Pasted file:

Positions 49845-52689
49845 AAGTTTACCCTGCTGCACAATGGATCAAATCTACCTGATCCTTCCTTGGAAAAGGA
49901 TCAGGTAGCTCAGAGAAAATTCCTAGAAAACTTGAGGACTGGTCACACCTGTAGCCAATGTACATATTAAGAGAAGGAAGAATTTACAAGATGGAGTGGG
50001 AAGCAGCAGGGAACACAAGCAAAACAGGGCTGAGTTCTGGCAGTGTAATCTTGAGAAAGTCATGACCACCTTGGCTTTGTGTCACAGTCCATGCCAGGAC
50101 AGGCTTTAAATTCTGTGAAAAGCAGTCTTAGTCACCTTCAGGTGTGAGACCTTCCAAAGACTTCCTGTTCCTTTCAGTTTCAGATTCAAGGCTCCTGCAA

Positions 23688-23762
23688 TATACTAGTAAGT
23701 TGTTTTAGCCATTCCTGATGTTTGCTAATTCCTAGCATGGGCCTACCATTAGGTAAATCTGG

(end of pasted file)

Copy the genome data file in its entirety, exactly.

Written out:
Positions 49845-52689
49845 AAGTTTACCCTGCTGCACAATGGATCAAATCTACCTGATCCTTCCTTGGAAAAGGA
49901 TCAGGTAGCTCAGAGAAAATTCCTAGAAAACTTGAGGACTGGTCACACCTGTAGCCAATGTACATATTAAGAGAAGGAAGAATTTACAAGATGGAGTGGG
50001 AAGCAGCAGGGAACACAAGCAAAACAGGGCTGAGTTCTGGCAGTGTAATCTTGAGAAAGTCATGACCACCTTGGCTTTGTGTCACAGTCCATGCCAGGAC
50101 AGGCTTTAAATTCTGTGAAAAGCAGTCTTAGTCACCTTCAGGTGTGAGACCTTCCAAAGACTTCCTGTTCCTTTCAGTTTCAGATTCAAGGCTCCTGCAA

Positions 23688-23762
23688 TATACTAGTAAGT
23701 TGTTTTAGCCATTCCTGATGTTTGCTAATTCCTAGCATGGGCCTACCATTAGGTAAATCTGG